That’s draft #3. Draft #3 is a daunting prospect because several threads have been growing through the cracks of draft #2 and who knows how they’ll weave together or what else will want to change in the process? Draft #2 is going to tell me all this as I reread it and the many notes I’ve jotted to myself on the journey, some on the computer file, some in my notebooks.

But draft #2 didn’t start talking till I’d printed it out.

A week or so I was reminded of how important the visible, tangible weight of a manuscript can be.  I’d written a scene (in longhand) from one perspective, then stalled. What next? I wondered. So I wrote the scene again from another perspective — an omniscient overview that I haven’t used anywhere else in the book — and what next flowed out of my pen as fluidly as — well, as fluidly as the black cherry ink I was writing in.

I typed both versions into Word, intending to weave them together but wound up staring at the screen with my fingers hovering over the keyboard. Brain freeze. The two versions glared at each other like strangers who don’t want to dance. So I printed them out, and while I read them, page by page, pen in hand (loaded with fiery red-orange ink), they began moving together: this sentence here and that paragraph there and you don’t need this little bit at all . . .

Getting eight or ten pages to dance together isn’t such a big deal. Now I’ve got 466. One of my mantras has long been “Your writing will teach you what you need to know.” Draft #2, it’s up to you.

Thanks to writer Glenda Bailey-Mershon, whose recent post about cutting and pasting in her Weaver’s Knot blog helped inspire this one.

Simplify: A Key to Revision

Here’s a wonderful quote that arrived this morning from the Business in Rhyme blog:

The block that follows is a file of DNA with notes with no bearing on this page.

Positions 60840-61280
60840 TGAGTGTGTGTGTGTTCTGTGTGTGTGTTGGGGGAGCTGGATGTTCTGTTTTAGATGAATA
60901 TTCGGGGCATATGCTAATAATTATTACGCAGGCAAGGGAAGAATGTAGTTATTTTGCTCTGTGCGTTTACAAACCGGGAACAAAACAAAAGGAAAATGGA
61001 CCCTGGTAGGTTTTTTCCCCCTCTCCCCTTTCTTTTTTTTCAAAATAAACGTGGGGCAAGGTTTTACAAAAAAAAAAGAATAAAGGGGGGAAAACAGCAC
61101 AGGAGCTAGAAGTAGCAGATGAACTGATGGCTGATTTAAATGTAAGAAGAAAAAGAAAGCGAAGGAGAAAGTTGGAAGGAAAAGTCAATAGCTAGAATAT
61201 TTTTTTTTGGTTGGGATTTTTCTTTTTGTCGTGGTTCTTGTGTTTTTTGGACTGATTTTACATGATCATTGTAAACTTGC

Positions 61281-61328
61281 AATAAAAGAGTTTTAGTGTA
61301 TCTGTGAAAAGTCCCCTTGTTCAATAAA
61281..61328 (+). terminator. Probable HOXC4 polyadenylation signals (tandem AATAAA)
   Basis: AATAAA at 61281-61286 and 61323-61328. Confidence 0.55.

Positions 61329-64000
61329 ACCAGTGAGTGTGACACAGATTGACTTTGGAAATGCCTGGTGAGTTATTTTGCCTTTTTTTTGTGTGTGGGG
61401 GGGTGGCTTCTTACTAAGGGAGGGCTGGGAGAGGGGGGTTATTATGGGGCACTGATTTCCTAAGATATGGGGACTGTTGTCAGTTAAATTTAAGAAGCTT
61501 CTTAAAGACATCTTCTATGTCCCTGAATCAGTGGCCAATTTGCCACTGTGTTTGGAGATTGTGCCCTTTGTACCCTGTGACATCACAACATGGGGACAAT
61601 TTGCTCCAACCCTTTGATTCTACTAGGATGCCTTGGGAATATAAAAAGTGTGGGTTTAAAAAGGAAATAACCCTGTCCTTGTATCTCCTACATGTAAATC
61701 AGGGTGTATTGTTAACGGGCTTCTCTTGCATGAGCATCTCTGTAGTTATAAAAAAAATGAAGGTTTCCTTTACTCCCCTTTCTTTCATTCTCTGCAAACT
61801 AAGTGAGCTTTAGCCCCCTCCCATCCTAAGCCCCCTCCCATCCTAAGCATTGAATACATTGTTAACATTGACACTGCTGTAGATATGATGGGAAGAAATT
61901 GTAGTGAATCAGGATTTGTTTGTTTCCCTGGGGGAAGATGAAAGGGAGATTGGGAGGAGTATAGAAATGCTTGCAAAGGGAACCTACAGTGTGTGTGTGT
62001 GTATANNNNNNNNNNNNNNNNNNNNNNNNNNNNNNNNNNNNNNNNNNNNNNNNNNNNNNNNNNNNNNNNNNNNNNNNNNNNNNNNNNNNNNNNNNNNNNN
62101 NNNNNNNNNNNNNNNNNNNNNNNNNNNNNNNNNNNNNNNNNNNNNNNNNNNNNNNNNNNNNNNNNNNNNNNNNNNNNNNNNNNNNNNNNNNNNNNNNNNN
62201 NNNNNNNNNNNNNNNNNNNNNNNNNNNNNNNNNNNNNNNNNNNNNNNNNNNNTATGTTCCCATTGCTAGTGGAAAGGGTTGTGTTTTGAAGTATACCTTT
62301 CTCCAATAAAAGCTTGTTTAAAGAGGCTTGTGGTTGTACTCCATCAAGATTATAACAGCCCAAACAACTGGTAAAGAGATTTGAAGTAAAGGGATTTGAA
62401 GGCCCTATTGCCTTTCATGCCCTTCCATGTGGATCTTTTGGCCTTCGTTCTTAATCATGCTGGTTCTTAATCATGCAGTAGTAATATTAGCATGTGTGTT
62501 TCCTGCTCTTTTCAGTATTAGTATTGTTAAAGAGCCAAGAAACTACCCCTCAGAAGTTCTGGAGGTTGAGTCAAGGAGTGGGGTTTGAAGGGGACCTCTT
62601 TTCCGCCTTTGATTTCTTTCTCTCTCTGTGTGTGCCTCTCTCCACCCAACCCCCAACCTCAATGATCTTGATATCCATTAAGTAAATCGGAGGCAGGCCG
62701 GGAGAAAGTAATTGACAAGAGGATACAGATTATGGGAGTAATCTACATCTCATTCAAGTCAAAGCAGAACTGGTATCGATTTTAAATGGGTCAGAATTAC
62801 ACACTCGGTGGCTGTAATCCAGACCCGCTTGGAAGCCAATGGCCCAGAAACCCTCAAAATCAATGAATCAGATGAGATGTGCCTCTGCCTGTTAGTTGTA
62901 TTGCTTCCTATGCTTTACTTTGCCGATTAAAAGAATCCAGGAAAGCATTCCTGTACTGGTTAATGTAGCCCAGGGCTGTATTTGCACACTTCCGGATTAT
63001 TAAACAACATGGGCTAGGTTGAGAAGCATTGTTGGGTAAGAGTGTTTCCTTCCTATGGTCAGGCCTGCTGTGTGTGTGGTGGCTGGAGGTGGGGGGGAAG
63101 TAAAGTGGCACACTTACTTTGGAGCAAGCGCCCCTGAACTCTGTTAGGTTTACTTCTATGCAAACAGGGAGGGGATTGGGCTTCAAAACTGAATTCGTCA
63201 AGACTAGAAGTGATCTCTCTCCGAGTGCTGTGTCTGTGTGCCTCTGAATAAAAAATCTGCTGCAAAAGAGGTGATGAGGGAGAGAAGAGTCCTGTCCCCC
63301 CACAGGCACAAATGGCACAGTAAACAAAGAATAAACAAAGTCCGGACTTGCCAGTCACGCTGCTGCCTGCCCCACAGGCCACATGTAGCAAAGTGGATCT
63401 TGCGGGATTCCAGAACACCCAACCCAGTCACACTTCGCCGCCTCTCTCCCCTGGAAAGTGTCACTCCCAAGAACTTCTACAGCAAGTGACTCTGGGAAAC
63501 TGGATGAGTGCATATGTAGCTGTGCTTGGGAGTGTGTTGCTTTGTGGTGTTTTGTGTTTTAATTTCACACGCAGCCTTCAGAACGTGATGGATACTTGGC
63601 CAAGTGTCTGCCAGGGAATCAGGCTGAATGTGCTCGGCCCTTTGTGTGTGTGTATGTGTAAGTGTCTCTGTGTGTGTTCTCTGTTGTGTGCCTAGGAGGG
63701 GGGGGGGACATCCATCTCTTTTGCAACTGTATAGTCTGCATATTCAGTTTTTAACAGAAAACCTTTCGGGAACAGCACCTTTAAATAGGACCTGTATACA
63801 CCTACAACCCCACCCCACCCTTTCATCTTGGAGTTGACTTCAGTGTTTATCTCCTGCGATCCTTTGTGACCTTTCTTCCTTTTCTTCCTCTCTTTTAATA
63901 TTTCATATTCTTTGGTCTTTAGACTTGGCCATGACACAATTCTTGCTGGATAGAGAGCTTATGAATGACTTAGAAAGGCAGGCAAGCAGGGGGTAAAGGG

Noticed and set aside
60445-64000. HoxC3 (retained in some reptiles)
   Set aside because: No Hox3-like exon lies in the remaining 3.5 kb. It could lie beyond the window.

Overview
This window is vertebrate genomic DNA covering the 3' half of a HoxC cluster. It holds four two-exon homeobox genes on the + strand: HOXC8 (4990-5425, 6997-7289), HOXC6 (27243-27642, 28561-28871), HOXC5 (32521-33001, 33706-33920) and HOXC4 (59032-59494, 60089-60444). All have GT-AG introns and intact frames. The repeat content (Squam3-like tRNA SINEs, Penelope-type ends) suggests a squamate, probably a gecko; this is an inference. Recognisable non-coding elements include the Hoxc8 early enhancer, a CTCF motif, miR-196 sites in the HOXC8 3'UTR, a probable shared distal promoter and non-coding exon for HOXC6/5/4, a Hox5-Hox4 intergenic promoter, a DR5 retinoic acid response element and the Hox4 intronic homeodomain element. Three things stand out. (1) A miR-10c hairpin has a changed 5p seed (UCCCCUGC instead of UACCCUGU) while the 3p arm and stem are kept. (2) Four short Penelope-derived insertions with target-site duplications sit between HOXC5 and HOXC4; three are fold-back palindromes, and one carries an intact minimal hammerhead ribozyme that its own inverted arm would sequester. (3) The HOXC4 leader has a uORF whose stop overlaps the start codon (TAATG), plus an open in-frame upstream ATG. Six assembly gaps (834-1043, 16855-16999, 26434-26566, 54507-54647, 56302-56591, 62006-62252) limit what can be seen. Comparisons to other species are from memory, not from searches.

The ability to simplify means to eliminate the unnecessary so that the necessary may speak.

— Hans Hofmann

I don’t know about you, but my early drafts sprawl. I’m currently working on a nonfiction piece that’s supposed to weigh in at 800–1,200 words. It’s currently at least 3,000 words and counting. (Since I do my first-drafting in longhand, I’ve no idea how many words there are. This is one reason I do my first-drafting in longhand.) Once I figure out what I want to say (in nonfiction) or what the real story is (in fiction), I can start cutting back.

This quote aptly describes what I’m doing when I’m line-editing my own work or someone else’s: clearing away the excess so the “necessary may speak.” I’m not much of a gardener, but I often describe this as pruning or weeding. Often the excess was necessary to help you get to where you’re going, but once you get there it’s not necessary any more and it may get in the way.

What’s “necessary”? That’s up to you, of course. If you’re like me, you’ll probably find that when you step back from a work in progress — when you come back to it after a week or two or three away — some words and phrases and whole sentences will no longer seem as necessary as they once did. A good editor or astute second reader can come in very handy here.